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n. Music
A series of four diatonic tones encompassing the interval of a perfect fourth.

[Greek tetrakhordon, from neuter of tetrakhordos, four-stringed : tetra-, tetra- + khordē, string; see gherə- in Indo-European roots.]

tet′ra·chor′dal (-kôr′dl) adj.


(Music, other) (in musical theory, esp of classical Greece) any of several groups of four notes in descending order, in which the first and last notes form a perfect fourth
[C17: from Greek tetrakhordos four-stringed, from tetra- + khordē a string]
ˌtetraˈchordal adj


(ˈtɛ trəˌkɔrd)

a diatonic series of four tones, the first and last separated by a perfect fourth.
[1595–1605; < Greek tetráchordos having four strings. See tetra-, chord1]
tet`ra•chor′dal, adj.
References in periodicals archive ?
In the introduction to the piano-vocal score, JensenMoulton describes how Gideon created principal motives for the opera by employing subsets of these collections (many of which contain an intervallic overlap), particularly on the trichordal and tetrachordal level.
He deprecated it as being misleading on two counts: because of its `perverse tetrachordal arrangement' and because of the `perverse disjunction' that results from this.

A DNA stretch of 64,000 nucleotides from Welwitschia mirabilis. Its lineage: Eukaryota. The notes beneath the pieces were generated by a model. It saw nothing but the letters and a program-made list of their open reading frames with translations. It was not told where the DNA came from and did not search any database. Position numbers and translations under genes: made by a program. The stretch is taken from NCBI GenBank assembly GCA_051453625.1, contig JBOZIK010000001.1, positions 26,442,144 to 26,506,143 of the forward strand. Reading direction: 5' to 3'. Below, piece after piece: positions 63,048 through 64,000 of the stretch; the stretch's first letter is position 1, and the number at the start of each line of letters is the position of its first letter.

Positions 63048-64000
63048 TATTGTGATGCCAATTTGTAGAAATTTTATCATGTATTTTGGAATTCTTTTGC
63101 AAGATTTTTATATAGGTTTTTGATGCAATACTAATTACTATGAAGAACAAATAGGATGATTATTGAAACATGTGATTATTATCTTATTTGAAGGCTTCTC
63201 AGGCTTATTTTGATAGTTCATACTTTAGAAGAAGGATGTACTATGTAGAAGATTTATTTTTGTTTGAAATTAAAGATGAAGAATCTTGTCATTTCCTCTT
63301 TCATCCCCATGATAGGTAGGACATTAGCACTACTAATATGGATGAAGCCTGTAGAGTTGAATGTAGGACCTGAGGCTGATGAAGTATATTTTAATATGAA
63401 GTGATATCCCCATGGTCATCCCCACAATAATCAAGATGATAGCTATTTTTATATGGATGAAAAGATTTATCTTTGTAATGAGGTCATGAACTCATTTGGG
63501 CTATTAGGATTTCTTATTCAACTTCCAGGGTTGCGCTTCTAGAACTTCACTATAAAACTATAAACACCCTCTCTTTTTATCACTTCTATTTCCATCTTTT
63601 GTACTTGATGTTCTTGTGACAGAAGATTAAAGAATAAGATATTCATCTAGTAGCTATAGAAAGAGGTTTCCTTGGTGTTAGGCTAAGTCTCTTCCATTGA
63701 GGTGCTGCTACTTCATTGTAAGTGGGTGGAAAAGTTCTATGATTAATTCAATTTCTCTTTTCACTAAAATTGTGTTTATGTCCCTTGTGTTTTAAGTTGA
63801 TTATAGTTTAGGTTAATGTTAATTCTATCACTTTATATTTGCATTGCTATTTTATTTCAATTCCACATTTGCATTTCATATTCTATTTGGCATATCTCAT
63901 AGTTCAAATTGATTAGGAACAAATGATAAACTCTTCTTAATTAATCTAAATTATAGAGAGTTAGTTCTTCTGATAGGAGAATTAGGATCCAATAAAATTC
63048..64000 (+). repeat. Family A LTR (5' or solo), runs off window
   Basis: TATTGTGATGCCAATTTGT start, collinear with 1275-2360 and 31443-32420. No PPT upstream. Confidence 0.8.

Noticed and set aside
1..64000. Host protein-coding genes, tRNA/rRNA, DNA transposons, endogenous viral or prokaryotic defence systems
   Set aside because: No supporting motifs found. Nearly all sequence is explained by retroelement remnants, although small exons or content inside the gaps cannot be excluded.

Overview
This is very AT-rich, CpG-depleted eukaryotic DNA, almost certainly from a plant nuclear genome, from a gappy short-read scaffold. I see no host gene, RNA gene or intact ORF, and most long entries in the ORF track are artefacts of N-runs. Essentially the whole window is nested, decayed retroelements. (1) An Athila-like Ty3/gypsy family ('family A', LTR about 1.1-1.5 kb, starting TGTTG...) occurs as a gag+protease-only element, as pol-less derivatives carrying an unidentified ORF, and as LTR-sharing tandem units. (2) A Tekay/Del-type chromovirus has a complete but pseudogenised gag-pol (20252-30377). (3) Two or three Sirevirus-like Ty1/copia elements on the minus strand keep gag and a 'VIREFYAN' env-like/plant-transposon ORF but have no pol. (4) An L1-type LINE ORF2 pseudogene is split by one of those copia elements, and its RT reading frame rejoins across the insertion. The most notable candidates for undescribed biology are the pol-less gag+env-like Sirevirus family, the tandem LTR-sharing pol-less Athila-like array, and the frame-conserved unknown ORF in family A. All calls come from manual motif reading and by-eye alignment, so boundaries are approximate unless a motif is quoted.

This BACH motive, as he explains, is one of several chromatic tetrachordal lines that combine to form the aggregate.
In the end, in spite of Kahan's meticulous and thorough research, she is unable to pinpoint the cause behind Polignac's discovery; his adventurous nature combined with a thorough mathematical training and exposure to Greek tetrachordal theory are cited as the most likely catalysts.
As the movement continues to gain vital force, this drone is transformed into the pizzicato foundation of a minimalist passage that gradually unfolds an imitative tetrachordal cluster and expands to a maestoso conclusion.